Saint Louis Federal Reserve Bank President William Poole said on Thursday that negative
U.S. savings rates probably reflected problems in measurement, but would still require a slowdown in spending at some point.
Poole, a voting member of the Fed's policy-setting committee this year, said a large part of the negative savings trend in the United States could be blamed on the omission of
capital gains from national income.
Households, though, have felt wealthier because of rising equities and home prices -- something Poole traced to a decline in global real interest rates -- and they have spent
"Household saving behavior does not seem to have changed in any fundamental way. What has changed to a degree is the trend in asset values," Poole said.
"Households have consumed some of the increase in asset values in about the same way they always have," he said.
On the other hand, this was not without consequences for the U.S. economy overall.
"The behavior of households, though perfectly sensible and responsible for households as a whole, has led to a situation in which the United States as a whole is saving too little of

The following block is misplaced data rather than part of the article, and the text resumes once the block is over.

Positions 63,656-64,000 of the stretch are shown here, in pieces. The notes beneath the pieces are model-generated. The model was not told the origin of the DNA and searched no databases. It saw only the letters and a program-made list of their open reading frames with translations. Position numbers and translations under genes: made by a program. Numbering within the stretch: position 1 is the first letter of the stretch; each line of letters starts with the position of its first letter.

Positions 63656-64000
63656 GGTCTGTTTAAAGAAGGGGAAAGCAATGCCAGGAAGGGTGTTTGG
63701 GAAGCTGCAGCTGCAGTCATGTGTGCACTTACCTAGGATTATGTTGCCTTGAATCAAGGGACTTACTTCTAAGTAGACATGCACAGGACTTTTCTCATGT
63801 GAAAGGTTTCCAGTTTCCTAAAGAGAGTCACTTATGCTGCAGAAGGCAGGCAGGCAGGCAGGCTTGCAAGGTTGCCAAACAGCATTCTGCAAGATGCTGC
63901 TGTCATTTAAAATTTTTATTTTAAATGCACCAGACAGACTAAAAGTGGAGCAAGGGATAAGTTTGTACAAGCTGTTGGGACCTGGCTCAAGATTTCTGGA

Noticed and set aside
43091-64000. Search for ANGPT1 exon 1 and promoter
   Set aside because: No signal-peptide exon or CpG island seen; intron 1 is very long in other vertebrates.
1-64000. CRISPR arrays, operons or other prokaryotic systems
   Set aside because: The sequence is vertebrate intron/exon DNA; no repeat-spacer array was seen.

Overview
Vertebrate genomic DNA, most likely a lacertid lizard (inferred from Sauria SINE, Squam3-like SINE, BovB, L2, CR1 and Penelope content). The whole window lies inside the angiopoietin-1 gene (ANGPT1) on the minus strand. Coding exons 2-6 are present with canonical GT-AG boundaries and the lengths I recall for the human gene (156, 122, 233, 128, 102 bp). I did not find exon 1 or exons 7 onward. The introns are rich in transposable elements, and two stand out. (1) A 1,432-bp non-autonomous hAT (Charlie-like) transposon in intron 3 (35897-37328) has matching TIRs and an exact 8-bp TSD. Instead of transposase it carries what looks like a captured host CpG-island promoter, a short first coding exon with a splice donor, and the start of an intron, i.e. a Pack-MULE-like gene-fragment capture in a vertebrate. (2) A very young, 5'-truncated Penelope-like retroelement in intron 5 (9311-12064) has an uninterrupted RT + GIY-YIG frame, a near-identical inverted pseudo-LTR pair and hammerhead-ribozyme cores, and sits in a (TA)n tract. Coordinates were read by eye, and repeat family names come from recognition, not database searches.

its national output," he said in prepared remarks to the Chartered Financial Analysts Society of Nebraska.
So far, this has not caused a problem for investment levels because the savings gap has been financed by foreign flows of capital into the United States.
"However, at some point the U.S. net international investment position will stop becoming ever more negative," Poole said, adding that at this point, domestic savings will
have to be diverted from consumption to investment.
"There is no reason why this adjustment should be difficult or disorderly, but it will require that U.S. consumption outlays expand more slowly than ... (gross domestic product)
for a time," he said.